The trail itself is fun for kids, as it winds down through the bushy paths of the zoo with the exhibits popping up in the bushes along the way. Several of the displays are also interactive, such as the chameleon, where kids can move a light onto its spots to change its colour, or the cicadas who respond with noises when you yell at them.

Vivid Sydney at Taronga Zoo via christineknight.me

5. It’s completely assessable
I would absolutely not take a stroller to most of the Vivid locations due to the sheer volume of people present, making it really difficult to maneuver with a stroller. By comparison, strollers and wheelchairs had no problems I could see at Taronga. Wide paths with lower amounts of people = an easy outing.

Vivid Sydney at Taronga Zoo via christineknight.me

6. Family amenities
Simply: plenty of clean bathrooms with changing facilities!

Vivid Sydney at Taronga Zoo via christineknight.me

7. Parking is easy
While you can get the ferry and then a shuttle bus up to the main entrance where the light trail begins, it’s super easy to just drive there and park for a flat fee of $7 after 4pm. We arrived at about 5:20pm and there was a lot of parking available.

Vivid Sydney at Taronga Zoo via christineknight.me

8. It’s the perfect length
I find Vivid in the main city areas to be hugely overwhelming with it’s crazy number of locations, and wide distance to be covered. It’s pretty exhausting, even more so when you add young kids to the mix. Vivid at Taronga takes about an hour and a half to walk the trail, stop for a snack, ride the Sky Safari and even watch the light show out the front a few extra times before you leave. If you start at 5:30pm like we did it means you’ll finish up at 7pm, which is still on the early side, and not too tiring for anyone.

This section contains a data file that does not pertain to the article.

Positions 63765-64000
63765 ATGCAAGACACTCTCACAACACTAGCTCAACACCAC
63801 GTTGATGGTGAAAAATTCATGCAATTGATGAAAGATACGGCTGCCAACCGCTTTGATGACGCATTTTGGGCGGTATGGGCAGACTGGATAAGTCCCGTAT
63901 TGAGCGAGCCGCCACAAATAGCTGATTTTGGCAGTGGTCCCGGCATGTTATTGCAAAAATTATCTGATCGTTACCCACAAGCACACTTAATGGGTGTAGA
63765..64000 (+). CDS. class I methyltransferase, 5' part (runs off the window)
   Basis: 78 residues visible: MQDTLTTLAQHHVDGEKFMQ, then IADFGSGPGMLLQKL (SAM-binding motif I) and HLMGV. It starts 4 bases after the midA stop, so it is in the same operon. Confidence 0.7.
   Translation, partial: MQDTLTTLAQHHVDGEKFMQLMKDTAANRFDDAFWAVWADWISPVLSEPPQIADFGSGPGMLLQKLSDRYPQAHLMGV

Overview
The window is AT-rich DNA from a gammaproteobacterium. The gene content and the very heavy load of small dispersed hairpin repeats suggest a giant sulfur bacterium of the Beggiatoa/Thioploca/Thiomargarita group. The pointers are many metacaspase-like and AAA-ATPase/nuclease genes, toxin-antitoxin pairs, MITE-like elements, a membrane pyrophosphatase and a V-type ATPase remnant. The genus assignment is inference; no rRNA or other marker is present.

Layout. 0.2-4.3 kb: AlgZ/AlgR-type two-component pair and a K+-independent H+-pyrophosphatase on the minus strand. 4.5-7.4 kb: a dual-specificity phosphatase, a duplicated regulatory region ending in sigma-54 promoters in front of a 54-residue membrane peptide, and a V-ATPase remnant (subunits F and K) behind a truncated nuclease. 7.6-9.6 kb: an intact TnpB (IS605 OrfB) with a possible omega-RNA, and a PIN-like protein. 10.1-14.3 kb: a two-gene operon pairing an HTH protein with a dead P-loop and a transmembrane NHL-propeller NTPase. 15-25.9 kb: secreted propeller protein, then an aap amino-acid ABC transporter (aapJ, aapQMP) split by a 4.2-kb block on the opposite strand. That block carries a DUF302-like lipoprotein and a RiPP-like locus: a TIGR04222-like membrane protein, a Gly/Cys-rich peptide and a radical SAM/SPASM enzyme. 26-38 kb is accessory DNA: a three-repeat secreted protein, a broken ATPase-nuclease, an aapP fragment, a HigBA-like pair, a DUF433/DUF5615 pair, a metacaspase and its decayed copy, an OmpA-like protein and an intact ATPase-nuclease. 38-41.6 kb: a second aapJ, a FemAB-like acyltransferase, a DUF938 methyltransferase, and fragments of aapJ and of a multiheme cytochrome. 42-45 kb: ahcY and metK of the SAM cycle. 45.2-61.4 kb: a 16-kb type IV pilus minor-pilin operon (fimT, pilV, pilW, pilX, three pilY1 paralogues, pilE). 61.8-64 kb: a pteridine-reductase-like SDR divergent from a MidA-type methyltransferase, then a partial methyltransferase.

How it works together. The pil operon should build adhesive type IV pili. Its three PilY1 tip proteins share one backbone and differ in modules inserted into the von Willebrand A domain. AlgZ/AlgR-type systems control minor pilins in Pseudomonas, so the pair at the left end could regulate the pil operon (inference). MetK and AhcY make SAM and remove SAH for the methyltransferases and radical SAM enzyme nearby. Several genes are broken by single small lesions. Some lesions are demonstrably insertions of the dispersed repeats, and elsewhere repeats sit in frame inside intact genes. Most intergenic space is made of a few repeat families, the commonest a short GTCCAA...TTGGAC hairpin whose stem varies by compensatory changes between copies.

Vivid Sydney at Taronga Zoo via christineknight.me

9. It starts early
Lights go on at 5:30pm! In the CBD lights go on at 6pm. That 30 minutes earlier made the difference to us between getting our daughter home around bed time vs half an hour after – it might seem like a lot, but it sure makes bedtime easier in our home!

Vivid Sydney at Taronga Zoo via christineknight.me

10. Animal sneak peeks
While most of the Taronga residents are happily tucked up in bed during Vivid, a few curious creatures come out to say hi – in particular the giraffes. I was a bit concerned about the effect of the event on the animals, but the giraffes looked pretty chill, even curious about what was going on after bedtime.

Vivid Sydney at Taronga Zoo via christineknight.me

11. You can ride the Sky Safari